Milk Tea Alliance, students, administrators navigate the aftermath of the Jan. 4 tabling incident

Shizah Kashif and Lindsay Wang

On Jan. 4, Topjor Tsultrim was tabling for The Milk Tea Alliance in Paresky Center, until he returned from dinner to find his Tibetan flag on the floor, and two eagle bookends, missing. (Photos courtesy of Topjor Tsultrim.)

On Jan. 4, Topjor Tsultrim ’22 returned from a dinner break to the table he had set up at Paresky to speak to passing students about the Milk Tea Alliance to find his Tibetan flag lying on the floor. The two bookends shaped like eagles — a gift from his father — that had been anchoring the flag to the table were missing.

“I immediately took pictures of everything,” Tsultrim said. “I was intimately aware of the kind of hatred that was without any doubt behind that action. It’s a hatred I’ve seen take many forms in my lifetime, my parents’ lifetime, my grandparents’ lifetime… To see it manifest quite literally in the heart of this Williams College campus, the place that I have grown to call home for the past four years, was stunning, was chilling, was fundamentally unnerving.”

Over the course of the next month, Tsultrim reached out to multiple institutions on campus — including Campus Safety Services (CSS), the Davis Center (DC), and the Office of Institutional Diversity, Equity, and Inclusion (OIDEI) — in search of an investigation into the perceived bias elements of the incident, as well as support for the Alliance’s goals on campus. According to Tsultrim, only some of these efforts proved successful.

Much of the administrative outreach to Tsultrim was geared towards helping the Alliance spread its message. Director of the Davis Center Dr. Eden-Renée Hayes wrote in an email to the Record that the Davis Center hopes to collaborate with the Alliance in hosting a “listening circle or facilitated dialogue around repairing harm and developing understanding with [Assistant Vice President for Campus Engagement] Bilal Ansari” and support the planning and funding of the Alliance’s future events.

“Topjor was looking for an administrative response and the support I offered is part of that administrative response,” Hayes wrote.

However, for Tsultrim, this administrative response ultimately fell short of what he said that he and the Alliance had hoped for. “What we needed in that moment, which was [the Davis Center’s] support in having taken this [incident] seriously in front of the administration, their support in calling a spade a spade, and adding their institutional voice behind our efforts — we were not able to find that,” he said. “And I find that sickening.”

The Milk Tea Alliance: ‘A cross-identity approach to activism’

Late last fall, Tsultrim co-founded The Milk Tea Alliance — inspired by the global coalition movement of the same name originally begun by pro-democracy and pro-freedom activists in Hong Kong and Taiwan — on campus in an effort to educate the College community about human rights violations committed by the Chinese Communist Party (CCP) within its “claimed” territories and beyond.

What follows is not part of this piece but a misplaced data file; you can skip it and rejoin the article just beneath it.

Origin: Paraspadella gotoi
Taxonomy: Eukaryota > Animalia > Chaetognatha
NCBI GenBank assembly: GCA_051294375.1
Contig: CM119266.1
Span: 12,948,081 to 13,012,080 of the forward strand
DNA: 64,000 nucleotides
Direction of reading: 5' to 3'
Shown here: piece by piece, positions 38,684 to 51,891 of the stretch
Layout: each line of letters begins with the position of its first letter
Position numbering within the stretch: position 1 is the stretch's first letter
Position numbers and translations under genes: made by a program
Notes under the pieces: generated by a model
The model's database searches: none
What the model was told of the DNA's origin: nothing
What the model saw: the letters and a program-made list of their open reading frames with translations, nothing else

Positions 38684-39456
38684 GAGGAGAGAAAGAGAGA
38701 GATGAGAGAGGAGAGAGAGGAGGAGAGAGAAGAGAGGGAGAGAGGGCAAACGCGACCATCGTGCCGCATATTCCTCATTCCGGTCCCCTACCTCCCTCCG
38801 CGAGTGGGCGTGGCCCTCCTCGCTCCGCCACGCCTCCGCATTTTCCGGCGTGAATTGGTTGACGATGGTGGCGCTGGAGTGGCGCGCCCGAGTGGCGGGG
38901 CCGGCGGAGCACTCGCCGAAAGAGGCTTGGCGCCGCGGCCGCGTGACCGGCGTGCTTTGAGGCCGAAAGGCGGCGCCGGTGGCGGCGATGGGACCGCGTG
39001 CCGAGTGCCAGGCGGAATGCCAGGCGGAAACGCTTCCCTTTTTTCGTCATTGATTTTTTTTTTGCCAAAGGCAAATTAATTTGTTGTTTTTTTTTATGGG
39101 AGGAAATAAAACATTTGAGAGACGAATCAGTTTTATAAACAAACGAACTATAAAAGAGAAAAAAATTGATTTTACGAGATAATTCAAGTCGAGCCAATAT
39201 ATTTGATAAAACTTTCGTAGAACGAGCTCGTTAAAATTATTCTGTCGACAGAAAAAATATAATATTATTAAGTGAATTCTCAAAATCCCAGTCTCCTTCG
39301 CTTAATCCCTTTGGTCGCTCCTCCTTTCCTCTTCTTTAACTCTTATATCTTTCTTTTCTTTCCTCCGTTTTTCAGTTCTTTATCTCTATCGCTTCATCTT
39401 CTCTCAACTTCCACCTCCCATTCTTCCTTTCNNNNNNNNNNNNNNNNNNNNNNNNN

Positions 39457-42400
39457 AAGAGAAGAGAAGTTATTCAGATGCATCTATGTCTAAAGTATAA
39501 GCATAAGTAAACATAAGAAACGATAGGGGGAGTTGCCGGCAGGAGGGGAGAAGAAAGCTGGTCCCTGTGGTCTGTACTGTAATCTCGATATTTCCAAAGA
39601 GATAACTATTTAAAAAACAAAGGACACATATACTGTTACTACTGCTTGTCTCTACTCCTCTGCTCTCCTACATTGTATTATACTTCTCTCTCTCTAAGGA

“[The Alliance] is a group that wants to shed light on issues that are not only dear to my heart and to Topjor’s heart but, on a larger scale, [to] just educate and keep up the awareness on this campus about transnational issues that don’t have immediate consequences on the U.S. population, maybe, at least currently,” Wilson Lam ’22, one of the Alliance’s other founding members, said of the organization’s objectives.

The organization derives its name from the shared cultural practice of adding milk to tea prevalent across Asia, emphasizing its cross-identity approach to activism. “Hong Kong, Taiwan, Malaysia, Pakistan, India, Tibet, Inner Mongolia, East Turkestan — they’re all united under this idea of naming and resisting the ongoing encroachment of the Chinese Communist Party’s influence around the world,” Tsultrim said.

Following an inaugural interest meeting in early November, the organization’s first major campaign in the new year was to forward a diplomatic boycott of the 2022 Winter Olympics in Beijing, China, to raise attention about human rights violations by the CCP against Uyghur Muslims, which has been labeled as genocide by the U.S. government. 

“[Instead] of a total boycott, [the Alliance] has called for a diplomatic boycott from various national governments, which the U.S. has elected to [do] on the grounds of gross human rights violations … so no government officials and no dignitaries will be sent, signaling that this is not business as normal,” Tsultrim said. 

Ben Floyd ’25, a student from Maryland, told the Record that he became a member of the Alliance after a chance encounter with its founders and felt the need to take a “deeper look” at China’s growing global presence. “I think it’s always important to speak truth to power,” Floyd said. “And while I believe it might be a little bit hypocritical to challenge China for their wrongdoings when obviously my own country has done so many terrible things, I don’t think that excuses them at all.”